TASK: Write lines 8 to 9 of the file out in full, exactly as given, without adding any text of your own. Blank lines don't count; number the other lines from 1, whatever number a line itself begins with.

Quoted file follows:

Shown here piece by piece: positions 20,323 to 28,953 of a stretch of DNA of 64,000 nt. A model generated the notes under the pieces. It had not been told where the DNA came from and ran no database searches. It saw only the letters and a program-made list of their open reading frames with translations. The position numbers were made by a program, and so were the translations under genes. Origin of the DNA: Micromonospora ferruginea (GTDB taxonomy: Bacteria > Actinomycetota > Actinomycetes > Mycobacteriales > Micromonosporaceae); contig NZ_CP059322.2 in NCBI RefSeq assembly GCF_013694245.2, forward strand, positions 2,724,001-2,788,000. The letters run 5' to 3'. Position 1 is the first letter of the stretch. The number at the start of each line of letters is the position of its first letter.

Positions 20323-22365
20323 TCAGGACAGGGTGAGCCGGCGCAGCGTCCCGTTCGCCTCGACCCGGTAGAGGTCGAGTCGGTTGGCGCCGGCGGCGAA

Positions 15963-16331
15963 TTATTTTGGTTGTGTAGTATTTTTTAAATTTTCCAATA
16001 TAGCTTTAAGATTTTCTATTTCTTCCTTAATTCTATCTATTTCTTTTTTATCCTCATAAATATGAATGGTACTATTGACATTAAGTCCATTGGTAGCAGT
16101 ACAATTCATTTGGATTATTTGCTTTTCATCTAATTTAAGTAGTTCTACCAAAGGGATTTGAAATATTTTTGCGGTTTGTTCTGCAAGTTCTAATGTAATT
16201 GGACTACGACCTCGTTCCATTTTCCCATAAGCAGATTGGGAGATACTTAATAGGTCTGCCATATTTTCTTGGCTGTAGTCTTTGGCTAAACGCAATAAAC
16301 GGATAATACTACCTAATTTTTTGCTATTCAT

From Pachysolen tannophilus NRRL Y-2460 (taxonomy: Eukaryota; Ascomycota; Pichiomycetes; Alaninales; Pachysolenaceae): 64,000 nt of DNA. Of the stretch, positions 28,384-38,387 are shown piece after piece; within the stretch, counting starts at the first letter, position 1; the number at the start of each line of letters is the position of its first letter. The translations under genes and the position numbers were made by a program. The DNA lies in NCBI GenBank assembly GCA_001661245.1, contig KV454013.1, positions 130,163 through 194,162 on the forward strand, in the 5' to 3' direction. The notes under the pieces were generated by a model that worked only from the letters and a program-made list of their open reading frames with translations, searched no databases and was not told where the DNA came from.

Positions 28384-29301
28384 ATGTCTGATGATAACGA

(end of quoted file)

16201 GGACTACGACCTCGTTCCATTTTCCCATAAGCAGATTGGGAGATACTTAATAGGTCTGCCATATTTTCTTGGCTGTAGTCTTTGGCTAAACGCAATAAAC
16301 GGATAATACTACCTAATTTTTTGCTATTCAT